So, at his 4 month appointment three weeks ago, I was expecting him to be around 13.5 pounds when his previous chunking would have indicated he’d be about 14 pounds – and he clocked in at 12lb 3 oz. I was horrified. I immediately blamed myself and my milk supply – it was my fault because I’d been working out and eating clean. Our pediatrician was out of town, so we were seeing our practice’s very thorough PA. Before I continue, let me say I totally understand where our PA was coming from in this story – she’s a medical professional and she wants to see babies growing. I tend to be pretty calm about medical stuff – I rarely take my kids to the doctor when they’re sick because I know that a virus is a virus. I don’t call for every fever, we use a lot of natural home remedies for comfort and let fevers and viruses run their course. But, I usually choose appointments with this PA when we’re trying to diagnose something outside of a well check – Nell’s GI issues, for example, because I know she won’t say, “Let’s wait and see what happens in a week.” When I get to the point with an illness or dilemma where I decide we need a doctor’s visit, I want to know we’re going to examine every option. But for well-checks, I tend to prefer to see our pediatrician since she’s a little more on my level in terms of remaining calm. But anyway, we saw the PA, and she was very concerned about Peter’s very slow weight gain (he did gain, just slowly). And I was a hot mess. Now, having seen our PA with all three of my kids, I think I can say at this point that she’s not the most pro-breastfeeding – the practice itself is, but this particular individual wants hard numbers, which breastfeeding doesn’t readily supply. At every single appointment during the year I nurse my babies, her first question is “How many ounces are you pumping?” – even when my one month old is growing beautifully and gaining growth channels. When I tell her I’m not pumping, she asks me to start pumping once a day so she has a number to go off of. I always say, “I pump when I need a bottle”. Her recommendation was to exclusively pump for every feeding so that I knew exactly how much milk he was getting and to supplement him with formula to fatten him up.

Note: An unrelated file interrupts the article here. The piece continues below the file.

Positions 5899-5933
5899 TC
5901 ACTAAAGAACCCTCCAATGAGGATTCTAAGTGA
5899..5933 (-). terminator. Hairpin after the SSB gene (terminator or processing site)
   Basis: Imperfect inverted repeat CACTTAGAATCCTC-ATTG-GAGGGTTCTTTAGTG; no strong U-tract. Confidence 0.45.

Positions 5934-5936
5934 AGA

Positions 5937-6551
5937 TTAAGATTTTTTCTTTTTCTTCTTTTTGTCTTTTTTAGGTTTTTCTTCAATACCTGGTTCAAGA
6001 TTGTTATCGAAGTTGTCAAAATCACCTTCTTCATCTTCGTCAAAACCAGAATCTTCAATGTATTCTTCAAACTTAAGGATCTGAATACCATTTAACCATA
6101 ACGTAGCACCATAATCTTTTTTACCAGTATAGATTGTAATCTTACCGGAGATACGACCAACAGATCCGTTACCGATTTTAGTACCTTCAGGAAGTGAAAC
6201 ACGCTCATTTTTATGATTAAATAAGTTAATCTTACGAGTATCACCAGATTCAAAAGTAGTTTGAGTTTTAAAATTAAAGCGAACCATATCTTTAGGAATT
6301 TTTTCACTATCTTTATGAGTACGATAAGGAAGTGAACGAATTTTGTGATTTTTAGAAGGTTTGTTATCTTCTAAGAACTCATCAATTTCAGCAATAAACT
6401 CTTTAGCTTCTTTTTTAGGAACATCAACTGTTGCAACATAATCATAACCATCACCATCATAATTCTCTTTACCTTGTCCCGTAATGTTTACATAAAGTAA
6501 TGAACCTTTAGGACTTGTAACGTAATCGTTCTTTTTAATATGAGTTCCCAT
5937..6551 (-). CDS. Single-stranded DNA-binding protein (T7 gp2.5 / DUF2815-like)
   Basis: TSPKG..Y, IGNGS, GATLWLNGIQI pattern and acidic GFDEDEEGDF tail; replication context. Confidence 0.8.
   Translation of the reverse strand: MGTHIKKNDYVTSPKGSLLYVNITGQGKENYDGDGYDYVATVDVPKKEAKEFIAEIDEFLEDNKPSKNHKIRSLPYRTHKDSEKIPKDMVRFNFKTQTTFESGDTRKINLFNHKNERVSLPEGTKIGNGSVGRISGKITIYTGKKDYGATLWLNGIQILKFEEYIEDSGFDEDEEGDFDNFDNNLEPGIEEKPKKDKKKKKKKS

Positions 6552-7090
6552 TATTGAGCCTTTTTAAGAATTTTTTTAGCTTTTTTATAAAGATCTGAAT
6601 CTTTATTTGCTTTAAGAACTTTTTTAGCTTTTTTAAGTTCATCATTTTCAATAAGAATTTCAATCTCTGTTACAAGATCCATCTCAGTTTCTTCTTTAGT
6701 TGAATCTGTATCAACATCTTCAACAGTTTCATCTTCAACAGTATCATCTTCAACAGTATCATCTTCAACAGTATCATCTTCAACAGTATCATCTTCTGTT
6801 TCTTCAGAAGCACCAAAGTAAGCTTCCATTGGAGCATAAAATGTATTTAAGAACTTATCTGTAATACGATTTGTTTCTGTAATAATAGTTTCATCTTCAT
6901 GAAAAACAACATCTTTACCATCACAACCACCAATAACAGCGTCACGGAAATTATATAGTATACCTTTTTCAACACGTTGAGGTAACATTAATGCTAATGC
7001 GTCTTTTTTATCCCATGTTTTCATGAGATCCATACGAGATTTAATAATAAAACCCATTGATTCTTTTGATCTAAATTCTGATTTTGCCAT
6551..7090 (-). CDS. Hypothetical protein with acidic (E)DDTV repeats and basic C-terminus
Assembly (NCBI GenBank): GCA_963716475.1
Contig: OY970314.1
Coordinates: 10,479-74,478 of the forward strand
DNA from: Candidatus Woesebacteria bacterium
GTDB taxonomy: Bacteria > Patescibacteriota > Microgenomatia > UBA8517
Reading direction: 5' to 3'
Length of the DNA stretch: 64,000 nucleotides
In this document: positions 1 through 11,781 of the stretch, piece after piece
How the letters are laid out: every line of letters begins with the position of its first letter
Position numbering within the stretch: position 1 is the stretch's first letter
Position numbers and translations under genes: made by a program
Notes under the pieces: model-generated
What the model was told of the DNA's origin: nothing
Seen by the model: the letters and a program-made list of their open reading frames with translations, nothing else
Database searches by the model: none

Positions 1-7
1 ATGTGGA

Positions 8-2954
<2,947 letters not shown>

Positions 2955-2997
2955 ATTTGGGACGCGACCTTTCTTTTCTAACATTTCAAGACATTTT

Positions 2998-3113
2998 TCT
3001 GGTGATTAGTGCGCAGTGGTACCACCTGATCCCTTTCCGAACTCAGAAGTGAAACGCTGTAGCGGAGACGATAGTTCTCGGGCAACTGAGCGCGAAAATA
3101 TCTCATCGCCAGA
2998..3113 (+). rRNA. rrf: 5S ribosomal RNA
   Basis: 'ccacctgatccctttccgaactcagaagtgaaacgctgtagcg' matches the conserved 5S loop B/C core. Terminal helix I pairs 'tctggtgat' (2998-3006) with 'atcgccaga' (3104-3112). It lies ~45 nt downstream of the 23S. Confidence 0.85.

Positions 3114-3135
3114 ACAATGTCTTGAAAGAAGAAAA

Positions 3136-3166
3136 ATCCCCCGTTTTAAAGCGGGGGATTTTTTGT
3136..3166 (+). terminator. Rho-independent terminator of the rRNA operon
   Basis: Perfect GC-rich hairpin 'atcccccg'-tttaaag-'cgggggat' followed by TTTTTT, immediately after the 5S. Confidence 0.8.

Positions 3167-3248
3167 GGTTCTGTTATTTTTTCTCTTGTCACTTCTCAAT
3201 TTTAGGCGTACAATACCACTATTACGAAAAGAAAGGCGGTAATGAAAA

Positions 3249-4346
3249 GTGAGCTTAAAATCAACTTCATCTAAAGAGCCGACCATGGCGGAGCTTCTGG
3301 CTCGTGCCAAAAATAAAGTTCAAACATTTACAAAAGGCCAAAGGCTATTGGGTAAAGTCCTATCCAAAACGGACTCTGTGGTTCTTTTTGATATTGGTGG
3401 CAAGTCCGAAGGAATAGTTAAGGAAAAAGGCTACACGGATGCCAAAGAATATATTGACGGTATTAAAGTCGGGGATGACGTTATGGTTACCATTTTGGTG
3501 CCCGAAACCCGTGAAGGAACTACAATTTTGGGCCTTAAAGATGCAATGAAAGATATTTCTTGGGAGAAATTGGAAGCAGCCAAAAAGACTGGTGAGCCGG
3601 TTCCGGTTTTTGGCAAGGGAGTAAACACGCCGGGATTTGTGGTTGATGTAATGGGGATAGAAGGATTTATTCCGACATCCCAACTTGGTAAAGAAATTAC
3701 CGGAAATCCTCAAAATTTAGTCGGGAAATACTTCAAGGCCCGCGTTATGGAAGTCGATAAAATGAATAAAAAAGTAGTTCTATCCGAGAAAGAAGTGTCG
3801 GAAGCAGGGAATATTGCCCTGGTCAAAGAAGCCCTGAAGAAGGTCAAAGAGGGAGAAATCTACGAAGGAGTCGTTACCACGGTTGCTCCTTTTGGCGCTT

Now, I firmly believe that asking a mom to exclusively pump to see if she’s providing enough milk to her child is a sure fire way to get the mom to stop breastfeeding. I know that one of the ways moms – especially first time moms – are told to help bring their milk in is by pumping. I was told the exact same thing with Thomas, and I spent the first month of his life obsessing over how many drops of milk drip-drop-drip-drop-drip-dropped into those damn Medela vials. Because breast pumps suck. And pumping is stressful. And I know for a fact that if I had to exclusively pump, I’d struggle to provide my children with breastmilk for the first year of their life. I’d try, but I’m pretty sure it wouldn’t go well. When I was working when Thomas was a baby, I had to pump three times during the day and twice after he went to bed in order to make enough milk for his bottles at daycare the next day – if I’d had to pump for all his feedings, I would have been pumping all day. I have many friends who have determined their milk supply by how much they pump, and quit before their babies are a month old because they aren’t producing enough milk. I also know there are circumstances where moms don’t produce enough milk, but generally speaking, I think that the United States is a little broken in how they approach breastfeeding and babies and weight gain.